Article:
Before cutting federal unemployment benefits, make sure workers can get work
Republicans say they fear that workers who get federal assistance won’t go back to their jobs when they can. To which we would ask: What jobs?
In just a little over two months, more than a million Illinois residents have applied for unemployment benefits.
They did not do so, as some politicians in Washington would have you believe, because they would rather not work. They did so because their jobs disappeared, wiped out by Illinois’ stay-at-home order as the coronavirus spread.
Across the country, 38.6 million Americans have filed for unemployment benefits in the last nine weeks. And many analysts warn that unemployment rates could rise higher still, outpacing anything seen even during the Great Depression.
For all of that — despite the continued worries of millions of Americans who just want to feed their families and stay in their homes — Senate Majority Leader Mitch McConnell this week flatly stated that the next coronavirus aid package would not extend federal unemployment benefits, which provide an extra $600 a week to out-of-work Americans. The federal benefits are set to expire in July.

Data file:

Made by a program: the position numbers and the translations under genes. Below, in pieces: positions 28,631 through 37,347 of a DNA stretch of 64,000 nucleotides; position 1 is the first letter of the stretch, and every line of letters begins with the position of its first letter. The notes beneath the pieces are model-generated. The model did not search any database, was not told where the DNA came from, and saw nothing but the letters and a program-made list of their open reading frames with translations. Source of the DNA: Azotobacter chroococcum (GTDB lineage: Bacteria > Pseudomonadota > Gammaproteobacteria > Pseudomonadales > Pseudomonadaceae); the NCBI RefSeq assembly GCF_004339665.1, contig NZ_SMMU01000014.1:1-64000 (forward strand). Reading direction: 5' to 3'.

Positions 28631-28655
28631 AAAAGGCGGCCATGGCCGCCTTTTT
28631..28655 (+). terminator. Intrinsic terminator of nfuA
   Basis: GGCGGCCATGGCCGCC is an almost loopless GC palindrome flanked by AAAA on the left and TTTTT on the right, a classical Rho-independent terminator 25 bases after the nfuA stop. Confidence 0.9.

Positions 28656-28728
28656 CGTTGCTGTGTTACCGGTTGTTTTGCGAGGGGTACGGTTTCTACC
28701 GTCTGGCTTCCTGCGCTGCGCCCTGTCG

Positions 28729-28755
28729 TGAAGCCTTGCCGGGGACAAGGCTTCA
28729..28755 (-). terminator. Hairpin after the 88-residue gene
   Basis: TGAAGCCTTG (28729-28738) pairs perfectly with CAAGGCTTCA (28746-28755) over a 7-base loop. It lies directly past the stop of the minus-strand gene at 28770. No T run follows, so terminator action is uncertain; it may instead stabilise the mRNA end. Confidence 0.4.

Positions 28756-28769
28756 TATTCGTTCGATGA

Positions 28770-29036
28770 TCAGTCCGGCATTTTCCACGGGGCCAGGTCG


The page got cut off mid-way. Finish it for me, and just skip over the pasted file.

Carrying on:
President Donald Trump doesn’t want to extend the benefits, either, though House Democrats are calling for an extension through the remainder of the year. The federal benefits are in addition to state benefits, which last for 26 weeks in most parts of the country.
What’s going on here? Politicians who blithely enacted tax cuts for the rich that drove up annual federal budget deficits can’t seriously claim now to be troubled by deficits.
No, they say, their real concern is that giving people federal unemployment benefits destroys their incentive to go back to their jobs.
To which we would ask: What jobs?
It’s true that the combination of state and federal unemployment benefits does temporarily pay many workers more money than they got from working. And some people, no doubt, will collect that money as long as they can.
But most workers who have a chance to go back to work — in a pandemic-safe environment — fully understand that their unemployment benefits won’t last indefinitely. Moreover, working-age Americans generally get their health insurance through their employer. No job, no health insurance.
What really makes McConnell’s position so mean-spirited is that the jobs he fears people won’t take just aren’t there. Not yet, and not by a long shot.
You don’t see large numbers of businesses complaining that they want to reopen but can’t because their workers prefer to say home. Beggaring workers won’t make jobs miraculously appear. It will only drag down the economy further because Americans will have even less to spend.
Federal unemployment benefits won’t continue forever. The American economy one day will recover. But to end federal benefits six weeks from now because of some stupid notion that workers will be able to rush back to their jobs — their nonexistent jobs — is unconscionable.
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